Essay The Dead James Joyce

Essay The Dead James Joyce-86
But beyond this proclivity which he shared with others, Joyce had a special reason for writing the story of ‘The Dead’ in 19. It brings a feeling of cold and paralysis to the scene. Someone is playing the piano in an upper room and it has caught her attention. He could not see her face but he could see the terracotta and salmonpink panels of her skirt which the shadow made appear black and white. She was leaning on the banisters, listening to something.In his own mind he had thoroughly justified his flight from Ireland; but he had not decided the question of where he would fly to. Snow is falling – “newspapers say snow is general all over Ireland”. Gabriel looks up the stairs and sees his wife standing there, in silhouette. Gabriel is suddenly struck by the vision of his wife. Watch, too, how Gabriel – an intellectual, a book-reviewer, turns his wife into an inanimate object – he immediately begins to see her as a work of art – and wishes he could paint her – capture her. Gabriel was surprised at her stillness and strained his ear to listen also.“The Dead” can also be seen (since it is the last story) as the launching pad into the novels.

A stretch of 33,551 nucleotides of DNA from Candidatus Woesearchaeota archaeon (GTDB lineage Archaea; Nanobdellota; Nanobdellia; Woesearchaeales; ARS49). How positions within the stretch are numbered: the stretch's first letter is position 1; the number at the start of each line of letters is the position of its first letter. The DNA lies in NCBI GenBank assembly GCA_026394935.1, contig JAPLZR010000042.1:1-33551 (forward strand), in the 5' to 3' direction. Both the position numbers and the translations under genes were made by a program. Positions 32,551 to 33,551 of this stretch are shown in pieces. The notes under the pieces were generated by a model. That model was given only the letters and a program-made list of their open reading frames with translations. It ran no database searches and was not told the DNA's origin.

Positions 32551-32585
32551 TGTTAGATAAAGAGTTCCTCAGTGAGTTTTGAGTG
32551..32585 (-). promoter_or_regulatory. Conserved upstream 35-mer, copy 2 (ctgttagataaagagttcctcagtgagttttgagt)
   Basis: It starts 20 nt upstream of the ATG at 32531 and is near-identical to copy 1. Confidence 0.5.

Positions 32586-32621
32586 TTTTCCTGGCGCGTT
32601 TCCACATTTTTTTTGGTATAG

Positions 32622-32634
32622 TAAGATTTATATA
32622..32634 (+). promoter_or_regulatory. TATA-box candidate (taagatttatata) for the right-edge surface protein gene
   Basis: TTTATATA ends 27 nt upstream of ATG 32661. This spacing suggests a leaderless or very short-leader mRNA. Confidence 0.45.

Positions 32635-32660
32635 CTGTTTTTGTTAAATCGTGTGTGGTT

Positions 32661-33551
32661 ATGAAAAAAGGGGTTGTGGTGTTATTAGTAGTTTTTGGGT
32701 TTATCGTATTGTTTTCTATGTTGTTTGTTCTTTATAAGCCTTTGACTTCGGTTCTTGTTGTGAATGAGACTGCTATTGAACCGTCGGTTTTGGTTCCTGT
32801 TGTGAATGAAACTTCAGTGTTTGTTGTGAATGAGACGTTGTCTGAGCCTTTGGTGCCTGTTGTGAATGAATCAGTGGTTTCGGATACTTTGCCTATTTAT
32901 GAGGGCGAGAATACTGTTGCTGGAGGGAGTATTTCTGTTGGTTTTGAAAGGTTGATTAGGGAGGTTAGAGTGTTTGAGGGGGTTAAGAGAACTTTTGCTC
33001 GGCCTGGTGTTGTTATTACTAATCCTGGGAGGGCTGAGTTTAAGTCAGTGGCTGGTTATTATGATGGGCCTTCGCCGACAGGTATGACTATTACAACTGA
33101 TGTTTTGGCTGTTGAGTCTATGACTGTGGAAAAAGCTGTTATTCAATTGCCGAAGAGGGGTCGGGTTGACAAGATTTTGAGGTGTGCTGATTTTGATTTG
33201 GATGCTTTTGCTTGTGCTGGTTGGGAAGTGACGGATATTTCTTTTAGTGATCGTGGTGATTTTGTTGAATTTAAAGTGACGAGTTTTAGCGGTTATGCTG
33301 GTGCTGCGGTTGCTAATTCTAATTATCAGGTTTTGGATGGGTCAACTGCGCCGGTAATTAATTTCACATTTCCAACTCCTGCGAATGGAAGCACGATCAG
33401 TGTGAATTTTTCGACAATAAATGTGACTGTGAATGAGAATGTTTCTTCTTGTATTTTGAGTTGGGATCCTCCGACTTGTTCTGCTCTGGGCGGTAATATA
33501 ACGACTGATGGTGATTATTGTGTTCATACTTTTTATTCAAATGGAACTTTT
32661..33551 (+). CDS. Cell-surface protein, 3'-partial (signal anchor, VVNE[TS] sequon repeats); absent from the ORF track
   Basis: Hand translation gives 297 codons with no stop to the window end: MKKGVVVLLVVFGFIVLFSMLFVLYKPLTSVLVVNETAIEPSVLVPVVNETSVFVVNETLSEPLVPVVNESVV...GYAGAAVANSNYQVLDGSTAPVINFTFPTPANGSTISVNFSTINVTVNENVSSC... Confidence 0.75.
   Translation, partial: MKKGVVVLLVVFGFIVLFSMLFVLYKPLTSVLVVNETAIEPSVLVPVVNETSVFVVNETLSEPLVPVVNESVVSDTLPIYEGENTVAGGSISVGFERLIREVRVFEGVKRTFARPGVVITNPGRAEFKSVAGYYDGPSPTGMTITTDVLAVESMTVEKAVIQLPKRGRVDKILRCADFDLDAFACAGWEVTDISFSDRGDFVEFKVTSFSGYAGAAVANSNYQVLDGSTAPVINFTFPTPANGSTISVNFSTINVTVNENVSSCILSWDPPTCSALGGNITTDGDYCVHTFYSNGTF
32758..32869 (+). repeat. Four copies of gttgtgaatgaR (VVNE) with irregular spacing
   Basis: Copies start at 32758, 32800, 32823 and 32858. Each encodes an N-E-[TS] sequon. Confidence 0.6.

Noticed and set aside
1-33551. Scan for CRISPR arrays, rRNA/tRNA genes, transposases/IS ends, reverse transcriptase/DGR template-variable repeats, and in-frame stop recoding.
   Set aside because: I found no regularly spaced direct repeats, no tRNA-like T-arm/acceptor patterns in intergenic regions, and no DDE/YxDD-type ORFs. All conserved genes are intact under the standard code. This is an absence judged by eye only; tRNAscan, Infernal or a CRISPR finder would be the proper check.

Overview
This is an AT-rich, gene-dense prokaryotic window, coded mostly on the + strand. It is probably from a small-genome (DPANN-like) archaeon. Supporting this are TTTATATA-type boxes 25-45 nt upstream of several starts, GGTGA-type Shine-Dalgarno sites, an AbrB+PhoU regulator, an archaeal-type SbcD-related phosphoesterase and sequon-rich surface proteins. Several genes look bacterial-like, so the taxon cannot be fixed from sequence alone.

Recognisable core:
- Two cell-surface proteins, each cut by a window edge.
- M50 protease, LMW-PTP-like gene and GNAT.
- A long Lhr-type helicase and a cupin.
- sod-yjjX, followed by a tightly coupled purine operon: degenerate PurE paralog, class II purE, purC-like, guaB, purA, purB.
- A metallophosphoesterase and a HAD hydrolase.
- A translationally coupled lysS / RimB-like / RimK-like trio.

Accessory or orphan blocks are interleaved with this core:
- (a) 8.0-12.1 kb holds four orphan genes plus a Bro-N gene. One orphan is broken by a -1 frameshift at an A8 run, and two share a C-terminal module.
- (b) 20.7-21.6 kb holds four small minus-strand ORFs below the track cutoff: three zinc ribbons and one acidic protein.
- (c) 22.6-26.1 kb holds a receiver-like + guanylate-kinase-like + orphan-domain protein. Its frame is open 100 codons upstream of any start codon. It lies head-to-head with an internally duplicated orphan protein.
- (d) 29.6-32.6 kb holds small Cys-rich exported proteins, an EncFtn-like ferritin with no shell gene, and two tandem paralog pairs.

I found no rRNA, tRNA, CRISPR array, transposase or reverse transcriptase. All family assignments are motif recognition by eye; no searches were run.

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The west represents rural life, the east is the rush and bustle of Dublin. like no matter what he says she will never accept it. The point was to get the hell OUT so you could have a chance. Gabriel sees himself as continental – he takes pride in that – which is what Miss Ivors senses, and sets about to pierce through that pride) Despite the fact that his wife is actually FROM the “west” of Ireland – they have never gone back to visit Galway together. Gabriel sees his own pomposity, and silliness – and avoids looking at himself in the mirror, for shame. This was in one sense an answer to his university friends who mocked his remark that death is the most beautiful form of life by saying that absence is the highest form of presence. What binds ‘Ivy Day’ to ‘The Dead’ is that in both stories the central agitation derives from a character who never appears, who is dead, absence.

At the time of Joyce’s writing of the story, the Irish Revival was in full swing – and the Irish began to look “west” to see who they really were. She leaves the party early – and says goodbye to the crowd in Irish … Gabriel just has no interest in ‘seeing’ the countryside, and having some Irish Renaissance experience out there. But by the end of the story, what has happened to Gabriel is nothing short of a complete transformation. He realizes that his tenderness and lust towards his wife, through the end of the party – was misguided. He then launches us up – up – into the atmosphere – and Gabriel looks down on all. Joyce wrote Stanislaus that Anatole France had given the idea for both stories.

Daily Book Excerpt: Adult fiction: Dubliners – by James Joyce – excerpt from the final story in the collection: “The Dead”.

Still from John Huston’s film adaptation of “The Dead“, the snow is general all over Ireland The story never loses its power.